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Musk vs. the SEC: How Tweets Impact Stocks

The stock market is already a volatile environment. Extreme rises and falls can mean trouble for investors and often the economy – and sometimes it takes less than 280 character…

The stock market is already a volatile environment. Extreme rises and falls can mean trouble for investors and often the economy – and sometimes it takes less than 280 characters to cause chaos in the market. 

While currently, the Securities and Exchange Commission (SEC) allows public companies to use Facebook and Twitter to make announcements as long as investors have been alerted to which to social medic channels will be used as long as the information is truthful, Elon Musk, former CEO of Tesla, could cause these rules to change.  

Musk has sent the investment world into a whirlwind of confusion multiple times using only his Twitter account. In multiple tweets regarding the state of his car company, it was the “truthful” part of the SEC rules that landed Musk in hot water. 

Among Musk’s tweets:

“Shareholders could either to (sic) sell at 420 or hold shares & go private.”

In response, the SEC lodged a complaint against Musk, claiming he falsely indicated that it was virtually certain he could take Tesla private at a purchase price that reflected a substantial premium over Tesla stock’s then-current share price and funding for this multibillion-dollar transaction had been secured. The truth was that Musk had not confirmed or discussed key deal terms or pricing with any funding source. 

These SEC rules are in place for a reason, and when they are broken there can be consequences for both the subject of the tweets and investors. According to Sara J. Frank-Hepfer, vice president of Financial Technology Inc., “The SEC has a mandate to protect investors. They want all securities-related public communications to be truthful. Misleading information can lead investors to make decisions that may not be in their best interest.” 

Musk took things a step further in April, despite past run-ins with the SEC, by lying on Twitter in order to play an April Fool’s joke. He tweeted that Tesla was bankrupt. Investors weren’t laughing when shares closed down 5.1% the following day after falling as much as 8.1%. Then, Musk tweeted that a Tesla reorganization was underway, causing shares to rise. Now, Musk and the SEC are locked in negotiations regarding keeping Musk’s tweeting under control.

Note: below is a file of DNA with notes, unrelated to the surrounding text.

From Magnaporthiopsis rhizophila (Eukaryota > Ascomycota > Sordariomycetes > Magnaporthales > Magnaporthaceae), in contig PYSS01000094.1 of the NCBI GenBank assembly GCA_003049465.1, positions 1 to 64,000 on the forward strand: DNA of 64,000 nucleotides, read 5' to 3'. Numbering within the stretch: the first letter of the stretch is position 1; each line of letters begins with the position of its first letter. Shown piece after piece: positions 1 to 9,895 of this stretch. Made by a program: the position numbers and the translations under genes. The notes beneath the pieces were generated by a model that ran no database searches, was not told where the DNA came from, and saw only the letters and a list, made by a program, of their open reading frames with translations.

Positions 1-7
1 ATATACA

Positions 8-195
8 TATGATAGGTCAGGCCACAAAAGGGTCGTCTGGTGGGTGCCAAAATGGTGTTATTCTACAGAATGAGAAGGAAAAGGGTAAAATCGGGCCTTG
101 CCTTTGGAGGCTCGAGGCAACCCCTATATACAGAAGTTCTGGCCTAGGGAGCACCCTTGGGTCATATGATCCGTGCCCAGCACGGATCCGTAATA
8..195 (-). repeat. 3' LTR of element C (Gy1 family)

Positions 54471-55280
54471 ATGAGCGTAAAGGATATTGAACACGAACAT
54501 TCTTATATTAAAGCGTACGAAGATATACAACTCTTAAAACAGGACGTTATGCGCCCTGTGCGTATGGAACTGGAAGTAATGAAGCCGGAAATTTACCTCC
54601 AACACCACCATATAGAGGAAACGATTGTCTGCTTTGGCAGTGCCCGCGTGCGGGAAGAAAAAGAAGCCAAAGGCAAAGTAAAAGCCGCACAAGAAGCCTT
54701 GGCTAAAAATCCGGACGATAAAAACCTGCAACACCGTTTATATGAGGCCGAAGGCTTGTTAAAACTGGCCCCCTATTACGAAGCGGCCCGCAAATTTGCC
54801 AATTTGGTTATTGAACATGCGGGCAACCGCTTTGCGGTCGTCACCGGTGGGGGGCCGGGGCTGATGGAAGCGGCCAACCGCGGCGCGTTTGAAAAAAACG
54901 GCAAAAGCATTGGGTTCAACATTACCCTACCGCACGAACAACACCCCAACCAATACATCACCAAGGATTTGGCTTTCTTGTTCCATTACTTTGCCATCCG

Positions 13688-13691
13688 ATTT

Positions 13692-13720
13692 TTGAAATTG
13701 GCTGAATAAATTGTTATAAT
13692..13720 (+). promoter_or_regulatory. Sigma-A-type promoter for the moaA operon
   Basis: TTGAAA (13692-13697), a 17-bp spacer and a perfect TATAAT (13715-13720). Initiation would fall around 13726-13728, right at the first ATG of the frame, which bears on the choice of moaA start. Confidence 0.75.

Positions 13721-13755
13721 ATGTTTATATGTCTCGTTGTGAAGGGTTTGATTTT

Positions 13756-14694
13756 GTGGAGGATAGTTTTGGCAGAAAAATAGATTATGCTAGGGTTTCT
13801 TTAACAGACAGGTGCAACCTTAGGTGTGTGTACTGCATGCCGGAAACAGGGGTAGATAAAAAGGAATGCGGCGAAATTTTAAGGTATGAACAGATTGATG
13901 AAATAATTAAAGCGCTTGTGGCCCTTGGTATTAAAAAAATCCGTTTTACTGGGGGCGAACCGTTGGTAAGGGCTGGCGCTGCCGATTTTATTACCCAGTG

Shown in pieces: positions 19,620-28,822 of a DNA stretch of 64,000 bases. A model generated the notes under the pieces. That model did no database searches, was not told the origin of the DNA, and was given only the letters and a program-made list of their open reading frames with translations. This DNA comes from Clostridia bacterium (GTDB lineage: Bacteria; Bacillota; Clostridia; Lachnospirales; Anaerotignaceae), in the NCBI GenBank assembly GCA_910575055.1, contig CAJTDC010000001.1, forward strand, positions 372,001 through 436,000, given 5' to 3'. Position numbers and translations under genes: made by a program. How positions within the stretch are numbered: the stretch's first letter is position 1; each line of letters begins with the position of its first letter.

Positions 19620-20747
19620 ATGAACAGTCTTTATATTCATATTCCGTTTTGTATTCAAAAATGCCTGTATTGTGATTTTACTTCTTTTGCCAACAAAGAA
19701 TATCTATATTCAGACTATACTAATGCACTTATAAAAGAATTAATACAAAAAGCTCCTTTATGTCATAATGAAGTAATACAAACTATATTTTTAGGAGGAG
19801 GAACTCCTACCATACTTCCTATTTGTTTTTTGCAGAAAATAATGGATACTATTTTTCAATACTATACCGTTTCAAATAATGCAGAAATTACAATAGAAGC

Besides a fluctuating stock market, what types of implications could misleading tweets (or posts) have for public companies like Tesla?

Lansing has several publicly traded companies, including General Motors, Neogen Corp. and Emergent BioSolutions. According to Frank-Hepfer, an employee tweeting about the state of a company may have different information than an official company statement would provide. 

“Publicly traded companies provide guidance in accordance with SEC rules and regulations to ensure that investors are getting good information on which to base their decisions,” said Frank-Hepfer.

This information came into play in Lansing in 2008 just before General Motors declared bankruptcy. Frank-Hepfer said that “several people were trying to buy GM stock thinking that their investment could save the company, while most people were discouraged from making a bad investment by brokers. If the official company statements mirrored what local employees were saying, losses could have been exponentially more. The company would have compounded their debt by becoming legally liable for having made false and misleading statements to the public.” 

While Musk and the SEC have not reached an agreement, this behavior may be a good indication that social media is not the right platform to talk about the financial state of public companies.  



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